IEA Clean Coal Centre provides unbiased information on the clean and efficient use of coal world-wide, including subjects related to clean coal technology. Funded by member countries and industrial sponsors IEA CCC products include in-depth topical reports available in PDF form, a range of workshop series, the Clean Coal Technologies Conference, and online databases of coal information and resources. IEA CCC also provides direct advice, facilitation of R & D and networks.

From 1 January 2013, our reports are available as free downloads for residents of member countries or employees of sponsoring organisations. Six months after publication reports are freely available to all. Non-members can purchase reports for £100 in the first 6 months after publication. Everyone wishing to obtain a report must be registered with the IEA Clean Centre before proceeding with the download. Registrants will be notified by email when their registration is accepted (normally within one working day). Registration form.

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Coal and stationary fuel cells, CCC/282

Research Report: CCC/282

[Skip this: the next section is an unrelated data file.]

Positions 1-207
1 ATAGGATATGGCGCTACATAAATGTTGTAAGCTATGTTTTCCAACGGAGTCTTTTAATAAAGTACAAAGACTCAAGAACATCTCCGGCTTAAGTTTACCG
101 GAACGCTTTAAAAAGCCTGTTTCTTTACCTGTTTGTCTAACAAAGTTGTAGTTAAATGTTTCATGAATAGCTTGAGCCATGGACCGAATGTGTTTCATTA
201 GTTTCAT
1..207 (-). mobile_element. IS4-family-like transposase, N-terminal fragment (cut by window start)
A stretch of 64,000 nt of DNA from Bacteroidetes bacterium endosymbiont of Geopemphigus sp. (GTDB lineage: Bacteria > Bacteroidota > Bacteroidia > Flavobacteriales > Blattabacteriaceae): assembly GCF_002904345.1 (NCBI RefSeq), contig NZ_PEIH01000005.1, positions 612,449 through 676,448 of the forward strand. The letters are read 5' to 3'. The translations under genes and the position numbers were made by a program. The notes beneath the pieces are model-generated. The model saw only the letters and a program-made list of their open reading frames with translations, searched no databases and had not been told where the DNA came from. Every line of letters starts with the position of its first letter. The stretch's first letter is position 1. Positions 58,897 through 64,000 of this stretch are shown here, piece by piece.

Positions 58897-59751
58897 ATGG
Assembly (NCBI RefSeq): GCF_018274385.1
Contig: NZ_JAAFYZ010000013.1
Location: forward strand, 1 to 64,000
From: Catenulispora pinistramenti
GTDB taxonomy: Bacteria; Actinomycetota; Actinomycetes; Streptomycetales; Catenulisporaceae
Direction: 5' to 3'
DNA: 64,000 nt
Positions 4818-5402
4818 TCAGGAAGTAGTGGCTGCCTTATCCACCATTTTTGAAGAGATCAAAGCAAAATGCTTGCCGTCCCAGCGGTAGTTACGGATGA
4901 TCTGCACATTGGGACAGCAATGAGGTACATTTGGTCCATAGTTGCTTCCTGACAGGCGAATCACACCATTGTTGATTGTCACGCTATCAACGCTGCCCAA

As coal remains a major contributor to global power generation, there is a need for high efficiency low emission technologies. Fuel cells electrochemically convert chemical energy in fuels into electrical energy (and heat) and so can produce power efficiently with low environmental impact. Applications for fuel cells include large scale stationary power generation, distributed combined heat and power (CHP), and portable power. Recently, research has been conducted on direct carbon fuel cell (DCFC) technology which converts the chemical energy in solid carbon directly into electricity. This report discusses these technologies and their development status. For small- to medium-sized stationary power systems and CHP, the USA ranks first for fuel cell capacity and Japan leads for delivery systems. South Korea is home to the world’s largest fuel cell power plant – the 59 MW Gyeonggi Green Energy park in Hwasung City. Deployment of fuel cell systems is driven by support from governments in the form of tax credits and other incentives. For large stationary power generation, current interest is in integrating a coal gasification process with high temperature fuel cells (IGFC) to create ultra-high efficiency, low emissions power generation systems. The first IGFC demonstration plants with CCS may be in Japan in 2021 as a result of the CoolGen project. DCFC is still in its infancy and far from demonstration. The overall challenges for stationary fuel cells are cost and cell durability. Experience gained from researching, designing, building and operating commercially available systems and the IGFC demonstration plant should lead to the further development of the technologies and reduced costs, making them a realistic option for power generation. 

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